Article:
Consider this scenario: A radiology technician with an associate degree does top-notch work, but can’t get promoted without a bachelor’s degree. Starting over at a four-year institution doesn’t make sense. She’s working at a hospital, has practical experience, and can’t start over as a traditional four-year college student. The hospital, meanwhile, is eager to hire a manager with a bachelor’s degree. The employee faces a glass ceiling; the employer faces a void.
This scenario plays out across Washington in high-demand fields with a shortage of bachelor’s degree graduates. And it is the very reason community and technical colleges offer bachelor of applied science degrees.
Applied bachelor’s degrees are practical, career-oriented degrees that meet employers’ needs in high-demand fields. They add junior and senior levels to two-year professional-technical degrees that would otherwise not transfer and count toward bachelor’s degrees at universities. The degrees vary from a two-year management track on top of a two-year technical education, or a continuation of a technical degree.
These degrees offer the best of both worlds: hands-on training in a career embedded within a four-year degree. Employers seek graduates because they have technical expertise combined with communication, computation, critical thinking, and people-management skills. A report from the Washington State Board for Community and Technical Colleges found 82 percent of applied bachelor’s graduates in 2010 and 2011 were employed seven quarters after graduating. Students’ earnings increased by an average of 26 percent after graduation.
The applied bachelor’s degree at North Seattle Community College is a good example of the job connection. The Puget Sound area is a hotbed for international trade, logistics and transportation. Yet employers report difficulty finding people with the right credentials. North Seattle has created a new Bachelor of Applied Science Degree in International Business. Now, current workers with an associate of applied science degree in business, an international trade certificate or another applicable credential can round out their education with the bachelor’s program at North Seattle. The degree provides a broad business skill set for work in the international arena in sales, logistics, finance, manufacturing, marketing or freight.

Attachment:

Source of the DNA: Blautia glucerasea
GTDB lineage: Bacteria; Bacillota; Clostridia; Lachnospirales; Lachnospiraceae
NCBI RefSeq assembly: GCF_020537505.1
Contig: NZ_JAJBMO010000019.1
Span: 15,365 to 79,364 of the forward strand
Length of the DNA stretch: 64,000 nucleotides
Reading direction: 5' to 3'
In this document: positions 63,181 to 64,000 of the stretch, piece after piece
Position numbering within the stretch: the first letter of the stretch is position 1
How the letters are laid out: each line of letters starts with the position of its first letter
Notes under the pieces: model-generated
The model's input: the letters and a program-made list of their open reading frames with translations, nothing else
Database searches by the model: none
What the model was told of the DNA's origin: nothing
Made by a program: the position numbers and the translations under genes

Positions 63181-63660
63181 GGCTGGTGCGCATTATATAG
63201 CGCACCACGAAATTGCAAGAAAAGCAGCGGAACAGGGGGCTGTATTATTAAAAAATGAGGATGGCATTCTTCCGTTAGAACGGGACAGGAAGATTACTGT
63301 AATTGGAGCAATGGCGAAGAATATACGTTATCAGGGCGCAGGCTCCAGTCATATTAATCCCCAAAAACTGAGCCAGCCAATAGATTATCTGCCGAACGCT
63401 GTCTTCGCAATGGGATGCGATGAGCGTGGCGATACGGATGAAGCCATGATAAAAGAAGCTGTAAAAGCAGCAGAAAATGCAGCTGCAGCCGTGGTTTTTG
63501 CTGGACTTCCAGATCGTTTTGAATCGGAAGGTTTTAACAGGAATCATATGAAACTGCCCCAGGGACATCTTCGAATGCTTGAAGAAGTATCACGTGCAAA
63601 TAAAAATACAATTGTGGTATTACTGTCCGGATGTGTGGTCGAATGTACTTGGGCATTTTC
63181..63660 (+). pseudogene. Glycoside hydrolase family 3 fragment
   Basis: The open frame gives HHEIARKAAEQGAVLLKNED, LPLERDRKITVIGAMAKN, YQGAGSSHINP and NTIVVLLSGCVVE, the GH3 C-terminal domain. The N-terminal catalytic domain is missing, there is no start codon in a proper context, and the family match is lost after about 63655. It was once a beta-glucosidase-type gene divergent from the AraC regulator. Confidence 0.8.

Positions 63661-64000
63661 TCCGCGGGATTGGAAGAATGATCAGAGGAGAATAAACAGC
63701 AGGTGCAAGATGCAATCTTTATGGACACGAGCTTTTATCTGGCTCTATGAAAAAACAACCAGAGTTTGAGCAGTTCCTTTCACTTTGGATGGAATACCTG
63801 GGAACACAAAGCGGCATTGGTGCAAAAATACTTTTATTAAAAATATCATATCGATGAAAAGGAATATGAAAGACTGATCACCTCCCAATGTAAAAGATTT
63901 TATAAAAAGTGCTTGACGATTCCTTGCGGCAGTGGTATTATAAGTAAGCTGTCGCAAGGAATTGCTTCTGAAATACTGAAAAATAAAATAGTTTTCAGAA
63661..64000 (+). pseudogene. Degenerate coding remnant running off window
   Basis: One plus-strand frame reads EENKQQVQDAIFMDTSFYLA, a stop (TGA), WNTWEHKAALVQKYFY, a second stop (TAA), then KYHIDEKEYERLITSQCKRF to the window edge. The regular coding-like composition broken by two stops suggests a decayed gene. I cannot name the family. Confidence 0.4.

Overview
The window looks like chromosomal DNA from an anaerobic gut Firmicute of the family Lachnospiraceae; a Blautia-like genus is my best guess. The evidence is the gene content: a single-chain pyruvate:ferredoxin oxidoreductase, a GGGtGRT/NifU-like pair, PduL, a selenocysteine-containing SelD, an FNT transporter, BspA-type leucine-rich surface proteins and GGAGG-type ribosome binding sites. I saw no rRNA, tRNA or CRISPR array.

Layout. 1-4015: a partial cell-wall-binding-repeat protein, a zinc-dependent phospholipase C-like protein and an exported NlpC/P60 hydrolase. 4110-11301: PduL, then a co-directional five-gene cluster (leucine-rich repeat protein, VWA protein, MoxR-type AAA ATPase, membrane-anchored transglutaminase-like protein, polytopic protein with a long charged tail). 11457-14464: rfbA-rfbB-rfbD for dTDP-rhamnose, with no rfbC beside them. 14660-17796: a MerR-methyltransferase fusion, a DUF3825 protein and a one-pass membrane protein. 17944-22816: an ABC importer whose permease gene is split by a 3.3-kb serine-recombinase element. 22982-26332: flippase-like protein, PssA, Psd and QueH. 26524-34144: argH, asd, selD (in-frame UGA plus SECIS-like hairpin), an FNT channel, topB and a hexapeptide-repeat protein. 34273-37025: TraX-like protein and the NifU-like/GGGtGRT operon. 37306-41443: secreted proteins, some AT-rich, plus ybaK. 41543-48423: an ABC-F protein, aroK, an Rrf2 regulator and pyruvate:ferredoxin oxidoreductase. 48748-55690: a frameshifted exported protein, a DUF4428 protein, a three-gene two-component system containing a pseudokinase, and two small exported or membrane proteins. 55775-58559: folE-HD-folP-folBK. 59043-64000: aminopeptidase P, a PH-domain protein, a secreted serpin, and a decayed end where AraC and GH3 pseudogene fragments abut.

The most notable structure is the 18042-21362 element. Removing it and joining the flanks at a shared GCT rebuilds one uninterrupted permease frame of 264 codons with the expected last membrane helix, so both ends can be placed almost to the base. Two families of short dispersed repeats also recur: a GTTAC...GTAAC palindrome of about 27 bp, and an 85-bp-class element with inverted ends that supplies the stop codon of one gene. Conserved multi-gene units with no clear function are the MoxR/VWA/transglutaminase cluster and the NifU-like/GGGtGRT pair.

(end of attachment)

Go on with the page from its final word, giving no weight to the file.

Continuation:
For colleges, getting permission to offer applied bachelor’s degrees is a rigorous process. It requires approval from the State Board for Community and Technical Colleges and new accreditation as a baccalaureate-granting institution from the Northwest Commission on Colleges and Universities. The proposed degree must align with the college’s mission and fill a need unmet by other colleges in the region. Eleven of our 34 community and technical colleges now offer applied bachelor degrees in fields such as radiation and imaging sciences, cyber security, nursing and information systems and technology: Bellevue, Centralia, Columbia Basin, Green River, Highline, Lake Washington Institute of Technology, North Seattle, Olympic, Peninsula, Seattle Central and South Seattle.
Applied bachelor’s degrees build on the strengths of the two-year college system and fill the local skills gap. Businesses, employees and students should take advantage of this growing area of our higher education system. As the workforce changes with lightning speed and job demands outpace employees’ credentials, the timing couldn’t be better.
Marty Brown is executive director of the Washington State Board for Community and Technical Colleges.